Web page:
This Prison Where I Live

Film, Documentaries
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This Prison Where I Live
The supposed subject of this slight documentary is Burmese comedian Zarganar, a man of rare courage and unflagging humility. One of the first to speak out against his government and a supporter of the 2007 ‘Saffron Revolution’, Zarganar, a former dentist whose name means ‘tweezers’, has been in and out of prison his entire life, culminating in his current 59-year sentence for treason. The opening section of the film, consisting largely of interviews with the comic shortly before his incarceration, are very gripping, a stark portrait of a wise and wakeful man living without fear, committed to his cause and ready to face the consequences. As a 20-minute short, it would be perfect. But director Rex Bloomstein is unwilling to leave it there. Recruiting German comedian Michael Mittermeier as frontman and producer, Bloomstein heads back to Rangoon looking for news of Zarganar, hoping to interview those who knew him, to visit his old haunts and the prison where he resides.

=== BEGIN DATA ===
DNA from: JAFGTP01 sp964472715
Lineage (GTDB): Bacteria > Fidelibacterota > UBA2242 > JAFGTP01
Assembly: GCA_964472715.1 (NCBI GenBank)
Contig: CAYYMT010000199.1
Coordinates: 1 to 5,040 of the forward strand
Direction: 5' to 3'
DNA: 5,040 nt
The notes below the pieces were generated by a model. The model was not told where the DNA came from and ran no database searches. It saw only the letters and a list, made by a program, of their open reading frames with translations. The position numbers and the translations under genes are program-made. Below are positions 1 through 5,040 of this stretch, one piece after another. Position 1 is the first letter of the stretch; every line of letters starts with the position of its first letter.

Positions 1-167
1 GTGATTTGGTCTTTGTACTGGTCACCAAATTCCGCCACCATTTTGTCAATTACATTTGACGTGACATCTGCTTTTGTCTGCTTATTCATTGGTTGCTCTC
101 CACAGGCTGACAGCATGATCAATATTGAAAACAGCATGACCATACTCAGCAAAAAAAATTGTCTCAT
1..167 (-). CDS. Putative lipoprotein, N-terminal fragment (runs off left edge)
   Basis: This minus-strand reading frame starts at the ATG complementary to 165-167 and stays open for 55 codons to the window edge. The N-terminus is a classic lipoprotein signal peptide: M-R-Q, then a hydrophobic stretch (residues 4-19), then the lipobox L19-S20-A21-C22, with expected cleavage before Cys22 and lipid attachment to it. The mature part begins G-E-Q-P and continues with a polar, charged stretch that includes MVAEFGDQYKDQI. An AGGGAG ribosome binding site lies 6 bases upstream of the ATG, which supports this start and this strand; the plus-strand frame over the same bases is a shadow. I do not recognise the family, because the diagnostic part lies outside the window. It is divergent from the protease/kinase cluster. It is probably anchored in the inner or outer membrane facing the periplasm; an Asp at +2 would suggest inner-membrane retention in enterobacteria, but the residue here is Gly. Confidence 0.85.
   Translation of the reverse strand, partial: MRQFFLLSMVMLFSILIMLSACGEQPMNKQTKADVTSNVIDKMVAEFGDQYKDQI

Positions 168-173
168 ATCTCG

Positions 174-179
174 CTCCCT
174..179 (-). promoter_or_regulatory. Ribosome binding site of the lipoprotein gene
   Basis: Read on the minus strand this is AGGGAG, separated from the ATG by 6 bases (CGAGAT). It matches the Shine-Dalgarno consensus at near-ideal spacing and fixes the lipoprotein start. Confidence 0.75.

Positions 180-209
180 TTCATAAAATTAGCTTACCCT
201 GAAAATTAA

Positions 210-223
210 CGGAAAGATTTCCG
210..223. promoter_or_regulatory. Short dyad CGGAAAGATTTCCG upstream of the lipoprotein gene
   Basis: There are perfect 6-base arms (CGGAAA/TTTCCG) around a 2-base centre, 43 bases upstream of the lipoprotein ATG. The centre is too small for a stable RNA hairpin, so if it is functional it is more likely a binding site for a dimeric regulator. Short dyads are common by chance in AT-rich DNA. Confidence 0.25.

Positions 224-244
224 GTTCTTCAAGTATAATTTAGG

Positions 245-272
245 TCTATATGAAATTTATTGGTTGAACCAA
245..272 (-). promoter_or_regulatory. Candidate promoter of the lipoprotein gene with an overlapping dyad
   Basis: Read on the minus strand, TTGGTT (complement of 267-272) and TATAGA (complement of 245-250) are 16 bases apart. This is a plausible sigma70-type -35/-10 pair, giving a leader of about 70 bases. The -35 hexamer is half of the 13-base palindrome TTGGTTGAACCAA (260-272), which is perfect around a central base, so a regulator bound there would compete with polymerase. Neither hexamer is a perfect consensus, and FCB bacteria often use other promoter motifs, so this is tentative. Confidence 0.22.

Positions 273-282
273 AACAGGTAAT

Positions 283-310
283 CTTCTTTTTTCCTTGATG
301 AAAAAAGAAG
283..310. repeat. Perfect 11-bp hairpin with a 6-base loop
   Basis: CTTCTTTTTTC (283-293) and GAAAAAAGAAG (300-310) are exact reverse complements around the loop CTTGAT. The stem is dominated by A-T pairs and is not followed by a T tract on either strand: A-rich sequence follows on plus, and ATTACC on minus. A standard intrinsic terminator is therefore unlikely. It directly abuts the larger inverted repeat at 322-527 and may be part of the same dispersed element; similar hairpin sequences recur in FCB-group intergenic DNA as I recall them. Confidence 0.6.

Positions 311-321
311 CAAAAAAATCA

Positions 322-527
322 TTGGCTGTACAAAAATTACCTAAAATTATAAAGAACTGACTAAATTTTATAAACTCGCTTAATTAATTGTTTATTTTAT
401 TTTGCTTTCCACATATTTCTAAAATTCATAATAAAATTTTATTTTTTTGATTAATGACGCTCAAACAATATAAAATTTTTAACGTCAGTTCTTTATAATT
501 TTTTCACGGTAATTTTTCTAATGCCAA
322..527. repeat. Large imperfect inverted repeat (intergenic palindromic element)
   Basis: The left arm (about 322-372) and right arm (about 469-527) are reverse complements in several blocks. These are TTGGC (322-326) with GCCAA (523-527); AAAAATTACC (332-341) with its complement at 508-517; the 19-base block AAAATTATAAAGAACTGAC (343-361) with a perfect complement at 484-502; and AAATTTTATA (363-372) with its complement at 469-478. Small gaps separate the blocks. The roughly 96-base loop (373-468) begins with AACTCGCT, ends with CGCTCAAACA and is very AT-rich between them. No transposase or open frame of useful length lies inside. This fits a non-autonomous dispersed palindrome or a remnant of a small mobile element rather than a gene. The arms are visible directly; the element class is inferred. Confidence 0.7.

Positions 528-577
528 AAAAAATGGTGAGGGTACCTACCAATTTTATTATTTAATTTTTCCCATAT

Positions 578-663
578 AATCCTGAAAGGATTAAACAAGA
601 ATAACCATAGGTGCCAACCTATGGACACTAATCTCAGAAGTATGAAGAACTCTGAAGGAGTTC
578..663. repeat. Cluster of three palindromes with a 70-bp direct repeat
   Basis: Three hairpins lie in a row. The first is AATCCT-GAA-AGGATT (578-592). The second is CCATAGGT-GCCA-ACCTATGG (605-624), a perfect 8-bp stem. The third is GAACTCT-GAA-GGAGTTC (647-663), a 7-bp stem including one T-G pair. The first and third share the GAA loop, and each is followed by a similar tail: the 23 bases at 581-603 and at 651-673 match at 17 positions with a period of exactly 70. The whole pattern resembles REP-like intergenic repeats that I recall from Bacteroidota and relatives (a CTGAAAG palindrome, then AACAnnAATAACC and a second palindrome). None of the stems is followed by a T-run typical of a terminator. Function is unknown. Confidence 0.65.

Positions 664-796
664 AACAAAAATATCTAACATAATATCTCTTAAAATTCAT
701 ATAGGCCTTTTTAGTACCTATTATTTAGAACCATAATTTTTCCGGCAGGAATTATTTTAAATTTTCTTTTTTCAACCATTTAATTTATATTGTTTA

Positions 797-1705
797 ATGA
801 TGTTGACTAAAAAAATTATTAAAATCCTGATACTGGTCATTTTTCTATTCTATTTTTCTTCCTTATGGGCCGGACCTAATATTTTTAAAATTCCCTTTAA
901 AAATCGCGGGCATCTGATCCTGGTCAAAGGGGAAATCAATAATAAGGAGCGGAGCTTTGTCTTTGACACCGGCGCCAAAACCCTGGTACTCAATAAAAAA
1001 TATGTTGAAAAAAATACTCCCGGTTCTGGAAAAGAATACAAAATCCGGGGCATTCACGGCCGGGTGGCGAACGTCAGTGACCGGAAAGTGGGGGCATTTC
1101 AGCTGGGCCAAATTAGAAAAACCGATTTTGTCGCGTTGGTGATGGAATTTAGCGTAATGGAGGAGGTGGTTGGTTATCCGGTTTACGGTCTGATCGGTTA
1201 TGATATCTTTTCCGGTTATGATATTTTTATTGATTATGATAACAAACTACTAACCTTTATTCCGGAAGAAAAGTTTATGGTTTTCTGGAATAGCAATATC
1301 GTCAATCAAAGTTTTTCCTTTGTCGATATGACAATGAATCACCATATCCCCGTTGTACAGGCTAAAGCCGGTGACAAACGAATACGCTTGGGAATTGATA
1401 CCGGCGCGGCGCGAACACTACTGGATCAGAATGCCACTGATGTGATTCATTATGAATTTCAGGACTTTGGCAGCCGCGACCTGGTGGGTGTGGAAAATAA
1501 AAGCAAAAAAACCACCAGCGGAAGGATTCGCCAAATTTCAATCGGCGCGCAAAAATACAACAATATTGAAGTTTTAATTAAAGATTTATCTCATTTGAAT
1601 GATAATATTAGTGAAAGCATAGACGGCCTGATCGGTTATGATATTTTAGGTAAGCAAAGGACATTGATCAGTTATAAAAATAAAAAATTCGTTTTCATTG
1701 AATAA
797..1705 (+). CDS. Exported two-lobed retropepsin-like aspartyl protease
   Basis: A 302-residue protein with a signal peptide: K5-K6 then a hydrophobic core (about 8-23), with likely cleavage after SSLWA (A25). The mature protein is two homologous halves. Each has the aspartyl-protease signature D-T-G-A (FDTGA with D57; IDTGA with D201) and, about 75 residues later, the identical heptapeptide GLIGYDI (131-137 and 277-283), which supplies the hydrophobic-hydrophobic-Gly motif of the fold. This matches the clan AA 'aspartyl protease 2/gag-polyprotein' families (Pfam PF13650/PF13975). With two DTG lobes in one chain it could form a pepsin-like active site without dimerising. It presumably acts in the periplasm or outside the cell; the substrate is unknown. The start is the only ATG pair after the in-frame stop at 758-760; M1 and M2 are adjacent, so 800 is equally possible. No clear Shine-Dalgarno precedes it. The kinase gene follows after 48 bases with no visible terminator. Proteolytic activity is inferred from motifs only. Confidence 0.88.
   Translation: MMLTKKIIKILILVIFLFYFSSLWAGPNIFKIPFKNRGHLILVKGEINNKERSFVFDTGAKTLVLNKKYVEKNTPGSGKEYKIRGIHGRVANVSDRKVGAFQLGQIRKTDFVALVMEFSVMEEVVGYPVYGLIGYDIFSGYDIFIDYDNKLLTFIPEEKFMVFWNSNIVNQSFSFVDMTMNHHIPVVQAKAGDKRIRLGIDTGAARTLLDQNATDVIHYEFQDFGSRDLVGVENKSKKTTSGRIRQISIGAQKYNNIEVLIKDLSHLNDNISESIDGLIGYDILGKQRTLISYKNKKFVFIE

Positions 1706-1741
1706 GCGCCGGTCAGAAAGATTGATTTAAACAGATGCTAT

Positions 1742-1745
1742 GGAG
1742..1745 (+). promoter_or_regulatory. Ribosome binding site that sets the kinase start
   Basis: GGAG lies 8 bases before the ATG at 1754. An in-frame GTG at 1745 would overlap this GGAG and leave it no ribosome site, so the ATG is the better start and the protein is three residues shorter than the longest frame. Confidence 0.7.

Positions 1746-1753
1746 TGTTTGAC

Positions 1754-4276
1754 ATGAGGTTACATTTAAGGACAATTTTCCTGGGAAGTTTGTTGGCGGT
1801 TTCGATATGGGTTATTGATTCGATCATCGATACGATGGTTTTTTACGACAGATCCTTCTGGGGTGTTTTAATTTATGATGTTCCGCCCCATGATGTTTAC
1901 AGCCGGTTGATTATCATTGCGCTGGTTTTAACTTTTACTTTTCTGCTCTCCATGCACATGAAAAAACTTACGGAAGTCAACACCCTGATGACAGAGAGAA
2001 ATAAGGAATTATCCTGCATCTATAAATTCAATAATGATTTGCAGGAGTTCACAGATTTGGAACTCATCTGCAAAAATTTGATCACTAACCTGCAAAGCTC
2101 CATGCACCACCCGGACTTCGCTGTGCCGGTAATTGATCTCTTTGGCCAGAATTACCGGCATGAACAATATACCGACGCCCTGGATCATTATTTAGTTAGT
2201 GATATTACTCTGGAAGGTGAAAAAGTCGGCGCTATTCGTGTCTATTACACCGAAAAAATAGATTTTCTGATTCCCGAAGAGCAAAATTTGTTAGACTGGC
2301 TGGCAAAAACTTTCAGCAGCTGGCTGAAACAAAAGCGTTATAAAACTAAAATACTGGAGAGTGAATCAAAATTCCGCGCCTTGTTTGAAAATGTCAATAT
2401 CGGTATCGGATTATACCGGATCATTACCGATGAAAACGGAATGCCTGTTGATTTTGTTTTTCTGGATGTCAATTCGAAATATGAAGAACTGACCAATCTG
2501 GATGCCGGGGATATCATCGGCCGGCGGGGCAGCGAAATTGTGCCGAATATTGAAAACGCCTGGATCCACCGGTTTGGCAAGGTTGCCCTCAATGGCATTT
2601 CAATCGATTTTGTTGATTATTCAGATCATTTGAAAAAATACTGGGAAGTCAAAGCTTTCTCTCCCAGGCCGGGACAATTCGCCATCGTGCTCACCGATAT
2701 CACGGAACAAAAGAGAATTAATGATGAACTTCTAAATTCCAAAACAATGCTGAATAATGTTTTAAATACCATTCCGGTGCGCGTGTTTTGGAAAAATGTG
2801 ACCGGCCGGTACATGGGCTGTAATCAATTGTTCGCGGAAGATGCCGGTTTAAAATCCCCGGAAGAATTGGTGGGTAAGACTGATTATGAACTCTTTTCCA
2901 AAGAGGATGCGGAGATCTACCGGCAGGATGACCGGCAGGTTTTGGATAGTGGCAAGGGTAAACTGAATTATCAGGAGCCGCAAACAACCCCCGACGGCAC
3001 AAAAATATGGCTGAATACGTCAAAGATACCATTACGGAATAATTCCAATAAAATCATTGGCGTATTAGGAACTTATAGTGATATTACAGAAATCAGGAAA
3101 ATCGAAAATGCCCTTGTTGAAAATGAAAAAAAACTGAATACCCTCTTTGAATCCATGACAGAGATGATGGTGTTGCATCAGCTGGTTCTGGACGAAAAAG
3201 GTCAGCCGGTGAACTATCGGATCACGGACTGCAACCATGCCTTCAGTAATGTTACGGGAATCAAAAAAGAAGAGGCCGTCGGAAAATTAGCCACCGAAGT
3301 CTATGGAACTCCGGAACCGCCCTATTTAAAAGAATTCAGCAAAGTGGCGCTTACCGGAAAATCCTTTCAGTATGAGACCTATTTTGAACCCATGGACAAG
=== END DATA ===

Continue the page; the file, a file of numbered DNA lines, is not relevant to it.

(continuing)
As a tribute to a heroic crusader, ‘This Prison…’ is heartfelt. But Bloomstein can’t disguise the fact that there isn’t a film here: with Zarganar’s family and friends warned to stay away, we’re left with an hour of Mittermeier wandering around Burma, looking alternately frightened and morose, waxing lyrical about his absent inspiration. If his film helps to spread word about Zarganar’s incarceration, Bloomstein’s efforts will be justified. But as cinema, this is irreparably flawed.

By: Tom Huddleston

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Release details

Release date: Friday October 29 2010
Duration: 90 mins

Cast and crew

Director: Rex Bloomstein